3 Considerations You Need to Start GDPR Compliance Today

GDPR compliance isnt all that bad

The GDPR compliance and enforcement date is looming close. The reality of it all seems to finally be sinking in for businesses, as those in charge come to terms with the risk that they could be exposed. The realisation that the regulation holds a significant impact on businesses has sunken in. Many are scrambling to start the journey to compliance and to protect the data they process.

The sudden urgency is quite a surprise to me. We began our GDPR process changes over a year ago and I believed senior management would do the same. I thought they would stop in their tracks and take note, but this didn’t happen. Apparently, a €20 million fine just wasn’t enough to grab their attention! It’s such a large fine that many simply don’t believe it’ll happen to them.

Many of those who showed interest in GDPR were quickly put off by the perceived scale of work required. Businesses and management began to relax as the rumour of GDPR being the next Y2K started circulating! But the GDPR is no Y2K. Let’s be clear, this is not a perceived software bug! This is a change in government regulation, the most comprehensive change in data protection laws to date. And it’s come not a moment too late.

I want to share with you today how you can easily start making positive changes for GDPR, and show to the ICO that you are making best efforts for compliance.

 

How do I get started?

We are being asked this question all the time by our contacts and clients. The ICO has put a lot of effort into ensuring organisations are equipped to deal with the GDPR requirements. Companies who currently have no data protection policies in place may find the requirements overwhelming. Plenty of toolkits and recommendations have been created for those who need a little help.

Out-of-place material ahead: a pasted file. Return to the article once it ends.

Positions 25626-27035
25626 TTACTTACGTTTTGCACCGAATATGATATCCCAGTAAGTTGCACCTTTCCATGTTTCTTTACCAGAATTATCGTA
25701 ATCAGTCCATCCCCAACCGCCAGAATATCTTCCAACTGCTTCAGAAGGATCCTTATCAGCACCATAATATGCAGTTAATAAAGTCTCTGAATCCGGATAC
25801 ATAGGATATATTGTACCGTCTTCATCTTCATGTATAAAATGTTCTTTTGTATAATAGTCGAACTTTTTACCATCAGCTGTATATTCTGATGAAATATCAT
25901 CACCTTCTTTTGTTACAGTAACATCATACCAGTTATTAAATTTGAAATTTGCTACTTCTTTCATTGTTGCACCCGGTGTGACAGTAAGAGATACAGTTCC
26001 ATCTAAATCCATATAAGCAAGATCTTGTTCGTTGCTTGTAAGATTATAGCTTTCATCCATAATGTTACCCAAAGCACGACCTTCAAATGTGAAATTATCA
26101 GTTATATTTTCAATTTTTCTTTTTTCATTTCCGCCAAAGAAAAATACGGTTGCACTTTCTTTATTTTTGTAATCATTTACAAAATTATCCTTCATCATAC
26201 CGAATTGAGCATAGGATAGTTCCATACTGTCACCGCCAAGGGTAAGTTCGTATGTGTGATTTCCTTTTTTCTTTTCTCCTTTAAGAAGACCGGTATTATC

Because of this question, I have decided to write about the 3 key steps which will help businesses start their efforts for GDPR compliance.

 

Conduct a cyber security audit

If you get a strange pain in your body what do you do? You probably Google it and self-diagnose (never recommended), then call up your GP to speak with an actual doctor. Your GP is there to find the root cause of your problem, understand the symptoms and identify the underlying issue.

A cybersecurity audit is the metaphorical GP for your GDPR journey. To understand your GDPR and data protection journey, you must first understand the where the underlying issues within your business exist. The issues must then be addressed in a methodical manner.

The audit is the most valuable step in the process. It helps businesses to apply a higher priority to their customers and staff’s personal information. An audit will provide you with the framework to simplify and manage the GDPR journey. Some of the changes that will be required by the audit will be straightforward, and others will be much more complex. Many of the points within the audit will question your business practices and existing policies. For this, working with an expert partner is often recommended, as they can help you identify current gaps, and help you plan the changes required.

The intended outcome of the audit is to provide clarity on your company’s existing cybersecurity gaps, provide clarity on steps, solutions to the issues and a solid plan of action. All this done to ultimately provide you with a government-recognised cyber essentials certification.

 

Find out where your data is

Unless you are already in-line with the current Data Protection Act (1998), you may find the personal information you hold about staff and customers is not completely accounted for.